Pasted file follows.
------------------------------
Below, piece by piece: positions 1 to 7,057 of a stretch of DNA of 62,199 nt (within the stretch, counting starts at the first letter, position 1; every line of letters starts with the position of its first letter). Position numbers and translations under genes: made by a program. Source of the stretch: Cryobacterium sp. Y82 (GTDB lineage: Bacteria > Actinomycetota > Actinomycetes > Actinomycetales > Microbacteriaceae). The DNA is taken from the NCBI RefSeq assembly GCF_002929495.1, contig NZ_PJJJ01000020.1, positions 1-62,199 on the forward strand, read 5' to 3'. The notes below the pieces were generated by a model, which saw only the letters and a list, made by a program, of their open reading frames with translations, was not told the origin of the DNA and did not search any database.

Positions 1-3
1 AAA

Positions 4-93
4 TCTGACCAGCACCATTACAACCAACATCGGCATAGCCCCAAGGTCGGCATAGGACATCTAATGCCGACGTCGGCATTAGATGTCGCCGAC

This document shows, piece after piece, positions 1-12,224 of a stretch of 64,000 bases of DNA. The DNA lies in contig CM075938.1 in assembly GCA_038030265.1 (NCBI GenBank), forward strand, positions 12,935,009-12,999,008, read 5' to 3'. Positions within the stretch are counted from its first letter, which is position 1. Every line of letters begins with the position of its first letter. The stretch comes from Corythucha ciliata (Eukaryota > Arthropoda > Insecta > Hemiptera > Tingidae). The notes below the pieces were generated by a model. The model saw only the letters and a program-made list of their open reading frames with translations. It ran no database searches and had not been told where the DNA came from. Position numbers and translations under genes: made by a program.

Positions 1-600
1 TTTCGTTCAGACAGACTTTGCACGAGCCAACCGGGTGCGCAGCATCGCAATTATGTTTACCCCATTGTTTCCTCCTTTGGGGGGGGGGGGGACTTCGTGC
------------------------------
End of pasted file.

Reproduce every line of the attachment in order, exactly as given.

Below, piece by piece: positions 1 to 7,057 of a stretch of DNA of 62,199 nt (within the stretch, counting starts at the first letter, position 1; every line of letters starts with the position of its first letter). Position numbers and translations under genes: made by a program. Source of the stretch: Cryobacterium sp. Y82 (GTDB lineage: Bacteria > Actinomycetota > Actinomycetes > Actinomycetales > Microbacteriaceae). The DNA is taken from the NCBI RefSeq assembly GCF_002929495.1, contig NZ_PJJJ01000020.1, positions 1-62,199 on the forward strand, read 5' to 3'. The notes below the pieces were generated by a model, which saw only the letters and a list, made by a program, of their open reading frames with translations, was not told the origin of the DNA and did not search any database.

Positions 1-3
1 AAA

Positions 4-93
4 TCTGACCAGCACCATTACAACCAACATCGGCATAGCCCCAAGGTCGGCATAGGACATCTAATGCCGACGTCGGCATTAGATGTCGCCGAC

This document shows, piece after piece, positions 1-12,224 of a stretch of 64,000 bases of DNA. The DNA lies in contig CM075938.1 in assembly GCA_038030265.1 (NCBI GenBank), forward strand, positions 12,935,009-12,999,008, read 5' to 3'. Positions within the stretch are counted from its first letter, which is position 1. Every line of letters begins with the position of its first letter. The stretch comes from Corythucha ciliata (Eukaryota > Arthropoda > Insecta > Hemiptera > Tingidae). The notes below the pieces were generated by a model. The model saw only the letters and a program-made list of their open reading frames with translations. It ran no database searches and had not been told where the DNA came from. Position numbers and translations under genes: made by a program.

Positions 1-600
1 TTTCGTTCAGACAGACTTTGCACGAGCCAACCGGGTGCGCAGCATCGCAATTATGTTTACCCCATTGTTTCCTCCTTTGGGGGGGGGGGGGACTTCGTGC